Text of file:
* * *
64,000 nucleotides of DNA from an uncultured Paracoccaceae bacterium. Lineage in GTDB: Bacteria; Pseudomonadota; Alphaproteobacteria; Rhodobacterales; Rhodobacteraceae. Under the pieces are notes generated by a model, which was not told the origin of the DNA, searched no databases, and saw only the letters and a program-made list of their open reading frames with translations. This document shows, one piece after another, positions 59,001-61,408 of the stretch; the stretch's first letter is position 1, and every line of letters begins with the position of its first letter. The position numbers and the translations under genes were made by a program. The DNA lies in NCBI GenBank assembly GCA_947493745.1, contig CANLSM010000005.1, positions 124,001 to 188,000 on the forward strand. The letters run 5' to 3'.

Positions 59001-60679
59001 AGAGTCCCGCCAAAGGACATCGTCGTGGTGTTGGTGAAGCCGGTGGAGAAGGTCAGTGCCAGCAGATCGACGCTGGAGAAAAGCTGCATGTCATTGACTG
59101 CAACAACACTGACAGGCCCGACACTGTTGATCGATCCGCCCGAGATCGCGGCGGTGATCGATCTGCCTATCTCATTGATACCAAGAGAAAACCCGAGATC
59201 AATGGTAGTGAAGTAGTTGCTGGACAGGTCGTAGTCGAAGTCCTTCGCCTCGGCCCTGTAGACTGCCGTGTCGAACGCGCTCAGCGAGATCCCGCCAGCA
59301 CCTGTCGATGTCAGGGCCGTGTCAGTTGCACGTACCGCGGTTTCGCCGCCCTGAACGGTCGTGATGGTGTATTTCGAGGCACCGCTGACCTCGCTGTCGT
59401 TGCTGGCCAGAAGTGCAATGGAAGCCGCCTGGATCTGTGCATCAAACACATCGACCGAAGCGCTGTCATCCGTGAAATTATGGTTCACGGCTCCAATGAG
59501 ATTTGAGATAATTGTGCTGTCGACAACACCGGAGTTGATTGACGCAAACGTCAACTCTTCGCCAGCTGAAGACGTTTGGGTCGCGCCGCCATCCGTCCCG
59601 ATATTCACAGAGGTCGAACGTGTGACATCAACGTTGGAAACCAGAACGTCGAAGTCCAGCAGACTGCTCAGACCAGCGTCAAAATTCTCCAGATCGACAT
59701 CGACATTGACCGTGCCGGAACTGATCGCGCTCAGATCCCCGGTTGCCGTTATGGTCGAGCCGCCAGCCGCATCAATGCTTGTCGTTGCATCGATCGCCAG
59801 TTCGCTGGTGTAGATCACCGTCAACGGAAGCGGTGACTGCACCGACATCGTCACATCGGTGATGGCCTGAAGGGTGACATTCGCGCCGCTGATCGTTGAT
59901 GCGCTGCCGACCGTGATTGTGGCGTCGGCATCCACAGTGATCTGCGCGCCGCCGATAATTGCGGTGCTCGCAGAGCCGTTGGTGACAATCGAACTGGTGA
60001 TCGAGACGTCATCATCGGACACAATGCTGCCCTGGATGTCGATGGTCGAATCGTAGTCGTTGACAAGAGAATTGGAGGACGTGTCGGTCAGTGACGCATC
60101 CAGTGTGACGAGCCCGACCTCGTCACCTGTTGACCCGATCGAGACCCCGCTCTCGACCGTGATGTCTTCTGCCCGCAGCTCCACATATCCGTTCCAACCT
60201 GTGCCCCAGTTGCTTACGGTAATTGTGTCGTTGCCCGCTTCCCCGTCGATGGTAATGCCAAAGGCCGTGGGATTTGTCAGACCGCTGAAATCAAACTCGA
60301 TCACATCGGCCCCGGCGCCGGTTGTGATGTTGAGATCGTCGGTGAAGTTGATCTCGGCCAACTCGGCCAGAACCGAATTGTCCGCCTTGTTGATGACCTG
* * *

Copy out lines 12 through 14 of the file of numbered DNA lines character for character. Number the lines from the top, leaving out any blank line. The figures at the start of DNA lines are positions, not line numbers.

59901 GCGCTGCCGACCGTGATTGTGGCGTCGGCATCCACAGTGATCTGCGCGCCGCCGATAATTGCGGTGCTCGCAGAGCCGTTGGTGACAATCGAACTGGTGA
60001 TCGAGACGTCATCATCGGACACAATGCTGCCCTGGATGTCGATGGTCGAATCGTAGTCGTTGACAAGAGAATTGGAGGACGTGTCGGTCAGTGACGCATC
60101 CAGTGTGACGAGCCCGACCTCGTCACCTGTTGACCCGATCGAGACCCCGCTCTCGACCGTGATGTCTTCTGCCCGCAGCTCCACATATCCGTTCCAACCT